Please upgrade your browser

Attractive, Durable Materials – Alternative to Granite

July 1st, 2014 | Posted in Blog

After many years of popularity for high-end countertops, granite is facing growing competition from such versatile, durable materials like solid surface acrylics and engineered quartz.

These alternative materials have many of granite’s advantages, including its attractive appearance, explained Lauren Hill, a designer in MarKraft Cabinets’ Selection Center. But the high-tech surfaces overcome the drawbacks of natural stone slabs.

For example, granite is porous. It requires a top-coat sealer, which must be renewed periodically. A worn or damaged sealer coat lets stains and bacteria into the stone. Granite’s strengths also can be weaknesses. It’s hard, but that makes it brittle, so it can crack or chip. It has interesting natural patterns, but these make it difficult to precisely match colors or patterns.

Solid surface counters are manufactured from tough acrylic. Best-known brands are Corian and Hi-Max. Solid surface materials come in a wide variety of looks, such as solid colors or fine-grained patterns that can mimic natural stone. Pieces are easily cut to fit. The slabs can be fused together, eliminating the visible seams that are unavoidable with natural stone.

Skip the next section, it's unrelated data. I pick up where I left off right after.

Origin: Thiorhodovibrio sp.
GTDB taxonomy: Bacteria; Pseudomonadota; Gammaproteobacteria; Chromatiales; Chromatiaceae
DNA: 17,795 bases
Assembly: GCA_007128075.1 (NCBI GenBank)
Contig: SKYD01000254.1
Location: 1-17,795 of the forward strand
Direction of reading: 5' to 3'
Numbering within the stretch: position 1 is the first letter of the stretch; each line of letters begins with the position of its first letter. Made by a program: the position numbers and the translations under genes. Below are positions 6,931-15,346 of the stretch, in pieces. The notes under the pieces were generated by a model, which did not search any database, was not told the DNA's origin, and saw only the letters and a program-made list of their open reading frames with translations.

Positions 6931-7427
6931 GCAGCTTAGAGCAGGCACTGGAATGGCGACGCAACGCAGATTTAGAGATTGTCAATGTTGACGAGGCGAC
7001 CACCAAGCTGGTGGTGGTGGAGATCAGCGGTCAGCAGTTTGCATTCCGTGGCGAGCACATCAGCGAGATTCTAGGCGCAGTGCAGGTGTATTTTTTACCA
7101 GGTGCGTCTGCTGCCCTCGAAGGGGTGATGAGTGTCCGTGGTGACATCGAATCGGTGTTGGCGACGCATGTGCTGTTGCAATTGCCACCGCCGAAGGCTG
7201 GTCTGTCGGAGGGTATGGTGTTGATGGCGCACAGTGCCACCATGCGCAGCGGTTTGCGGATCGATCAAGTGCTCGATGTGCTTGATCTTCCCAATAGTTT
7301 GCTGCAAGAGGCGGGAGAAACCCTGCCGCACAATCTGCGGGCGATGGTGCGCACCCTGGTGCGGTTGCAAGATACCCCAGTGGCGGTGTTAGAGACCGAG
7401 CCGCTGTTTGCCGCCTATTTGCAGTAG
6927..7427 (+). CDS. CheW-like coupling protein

This impervious material won’t harbor bacteria and needs no sealer. While solid-surface counters will show scratches, these can be polished out—much simpler than refinishing damaged stone slabs. Sinks can be seamlessly integrated.

“Entry-level” grades are comparable in price to granite, with higher-end solid-surface counters running just a bit more.

For a harder surface that combines real stone with high-tech engineering, quartz surfaces are the way to go. Natural quartz crystals – one of the components in natural granite – are bonded with epoxy resin into slabs that can be fabricated much like granite. These materials, with such brand names as Silestone, Zodiaq, Cambria, and Hanstone, are heat-resistant, stain-resistant, and impervious.

“Quartz is the cutting-edge material for the interior designers we work with,” Lauren said, especially favored because of its versatile color options. Lighter colors are popular in the newest kitchen designs, and quartz is available in whites and pale grays not found in granite.

Quartz can be engineered to look like natural stone, but it’s also available in a range of colors and patterns not found in nature.

Either drop-in or under-mount sinks work well with quartz counters. Many designers and homeowners are finding that quartz’s versatility and durability easily justifies its higher cost.

MarKraft’s Selection Center is open 9 a.m. to 5 p.m. Monday through Friday at 5424 Oleander Drive, Suite 9; evenings and Saturdays by appointment.